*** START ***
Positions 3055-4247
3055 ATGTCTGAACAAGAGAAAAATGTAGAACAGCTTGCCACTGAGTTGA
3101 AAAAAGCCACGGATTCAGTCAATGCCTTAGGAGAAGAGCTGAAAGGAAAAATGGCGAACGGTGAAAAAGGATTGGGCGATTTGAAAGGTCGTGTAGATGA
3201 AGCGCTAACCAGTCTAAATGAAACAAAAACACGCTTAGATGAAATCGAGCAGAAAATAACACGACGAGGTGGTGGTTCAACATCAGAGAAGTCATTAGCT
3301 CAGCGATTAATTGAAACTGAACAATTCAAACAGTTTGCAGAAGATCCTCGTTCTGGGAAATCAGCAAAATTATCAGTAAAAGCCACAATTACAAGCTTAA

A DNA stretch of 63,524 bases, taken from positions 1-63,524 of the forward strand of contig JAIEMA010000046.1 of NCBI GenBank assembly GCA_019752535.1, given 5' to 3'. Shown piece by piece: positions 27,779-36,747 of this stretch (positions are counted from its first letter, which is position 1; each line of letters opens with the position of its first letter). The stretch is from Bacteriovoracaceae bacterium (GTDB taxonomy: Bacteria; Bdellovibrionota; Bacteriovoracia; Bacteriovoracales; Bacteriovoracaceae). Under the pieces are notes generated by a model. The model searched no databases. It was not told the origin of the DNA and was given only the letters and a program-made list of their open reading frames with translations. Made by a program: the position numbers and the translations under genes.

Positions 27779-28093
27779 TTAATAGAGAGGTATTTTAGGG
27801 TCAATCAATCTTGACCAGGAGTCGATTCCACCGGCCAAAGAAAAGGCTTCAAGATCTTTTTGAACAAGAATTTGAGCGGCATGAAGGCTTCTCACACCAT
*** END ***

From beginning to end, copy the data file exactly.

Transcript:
Positions 3055-4247
3055 ATGTCTGAACAAGAGAAAAATGTAGAACAGCTTGCCACTGAGTTGA
3101 AAAAAGCCACGGATTCAGTCAATGCCTTAGGAGAAGAGCTGAAAGGAAAAATGGCGAACGGTGAAAAAGGATTGGGCGATTTGAAAGGTCGTGTAGATGA
3201 AGCGCTAACCAGTCTAAATGAAACAAAAACACGCTTAGATGAAATCGAGCAGAAAATAACACGACGAGGTGGTGGTTCAACATCAGAGAAGTCATTAGCT
3301 CAGCGATTAATTGAAACTGAACAATTCAAACAGTTTGCAGAAGATCCTCGTTCTGGGAAATCAGCAAAATTATCAGTAAAAGCCACAATTACAAGCTTAA

A DNA stretch of 63,524 bases, taken from positions 1-63,524 of the forward strand of contig JAIEMA010000046.1 of NCBI GenBank assembly GCA_019752535.1, given 5' to 3'. Shown piece by piece: positions 27,779-36,747 of this stretch (positions are counted from its first letter, which is position 1; each line of letters opens with the position of its first letter). The stretch is from Bacteriovoracaceae bacterium (GTDB taxonomy: Bacteria; Bdellovibrionota; Bacteriovoracia; Bacteriovoracales; Bacteriovoracaceae). Under the pieces are notes generated by a model. The model searched no databases. It was not told the origin of the DNA and was given only the letters and a program-made list of their open reading frames with translations. Made by a program: the position numbers and the translations under genes.

Positions 27779-28093
27779 TTAATAGAGAGGTATTTTAGGG
27801 TCAATCAATCTTGACCAGGAGTCGATTCCACCGGCCAAAGAAAAGGCTTCAAGATCTTTTTGAACAAGAATTTGAGCGGCATGAAGGCTTCTCACACCAT